Example 7: Not False Equivalence

This is another example of how an analogy is misunderstood to be an particular equivalence rather than a means of illustrating the nature of the argument being at fault.

This is part of a thread by Stephen Knight on the use of animals for food (in the context of criticisng halal methods when non-halal methods are still cruel).

The point being that his claim that humans having been top of the food chain that included animal prey, and later farmed animals, is no specific reason to continue the cruelty now, when we know enough of how to survive well without animal food.

Why do readers of analogies that seem to inject unrelated subjects immidiately conclude that the subjects are being equated? Does it really not occur to them that an analogy is actuall making a point? Bear in mind that with my tweet, had I wanted to equate the British Empire with Eating Animals (Why? just Why would I?) I would have said something like, “Eating animals is as bad as the British Empire!”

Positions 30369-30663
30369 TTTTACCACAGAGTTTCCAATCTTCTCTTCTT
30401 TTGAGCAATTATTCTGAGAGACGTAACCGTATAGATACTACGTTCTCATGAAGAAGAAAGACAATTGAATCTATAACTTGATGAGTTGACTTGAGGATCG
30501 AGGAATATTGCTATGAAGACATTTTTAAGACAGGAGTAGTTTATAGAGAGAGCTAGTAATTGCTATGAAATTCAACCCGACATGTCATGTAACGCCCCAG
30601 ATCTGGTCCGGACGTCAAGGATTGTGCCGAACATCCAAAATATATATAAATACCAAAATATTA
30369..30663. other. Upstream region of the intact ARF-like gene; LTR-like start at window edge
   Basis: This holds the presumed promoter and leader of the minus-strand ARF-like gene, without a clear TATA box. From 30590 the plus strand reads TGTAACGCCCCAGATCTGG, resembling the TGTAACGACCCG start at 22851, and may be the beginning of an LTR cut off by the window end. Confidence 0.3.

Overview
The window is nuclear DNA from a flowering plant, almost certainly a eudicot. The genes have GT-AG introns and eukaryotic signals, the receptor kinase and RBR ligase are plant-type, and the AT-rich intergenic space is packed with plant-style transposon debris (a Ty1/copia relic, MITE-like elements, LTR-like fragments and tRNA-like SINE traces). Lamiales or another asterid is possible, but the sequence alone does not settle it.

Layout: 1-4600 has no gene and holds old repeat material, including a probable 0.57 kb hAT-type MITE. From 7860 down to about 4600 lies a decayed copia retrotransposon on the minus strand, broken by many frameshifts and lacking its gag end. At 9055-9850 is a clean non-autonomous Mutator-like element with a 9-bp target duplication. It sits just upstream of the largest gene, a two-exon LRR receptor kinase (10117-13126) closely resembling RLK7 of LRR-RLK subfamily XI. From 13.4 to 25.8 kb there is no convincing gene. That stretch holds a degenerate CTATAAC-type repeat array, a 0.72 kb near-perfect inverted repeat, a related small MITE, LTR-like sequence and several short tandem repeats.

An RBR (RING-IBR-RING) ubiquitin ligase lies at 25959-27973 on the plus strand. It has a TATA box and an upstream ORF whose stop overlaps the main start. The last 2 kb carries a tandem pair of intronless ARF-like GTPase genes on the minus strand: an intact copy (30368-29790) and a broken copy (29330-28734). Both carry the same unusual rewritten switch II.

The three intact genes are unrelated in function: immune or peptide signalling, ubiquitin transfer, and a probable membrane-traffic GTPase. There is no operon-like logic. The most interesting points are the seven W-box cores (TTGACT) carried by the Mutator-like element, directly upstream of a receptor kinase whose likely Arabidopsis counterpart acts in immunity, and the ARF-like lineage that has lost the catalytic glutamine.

Maybe I could have scare quoted ‘Top of the food chain’. Would that have helped? Wasn’t it clear enough that the point I was making was about justifying continued cruelty by the mere existence of past cruelty?

Example 8: Circumcision is not like Murder

A debate was being had about the justification of making the parental elective circumcision of their baby boys illegal. My suggestion was that it be illegal until the age of consent. An objection to that was:
Martin Shalloe Enforcing your views and beliefs on others is far from liberal or democratic.
My response was this:
Ron Murphy Martin Shalloe That weak argument applies to murder: “Why force you’re views on me, preventing me murdering someone.” – The point of child protection is to prevent parents imposing their views, and consequential surgery, on children.
Martin’s error in his claim is to see preventing a parents choosing to perform elective surgery on their infant boy is an imposition on their right to choose what happens to their baby, rather than seeing the surgery as an imposition of the baby’s right not to be operated on without consent – because an infant cannot give informed consent.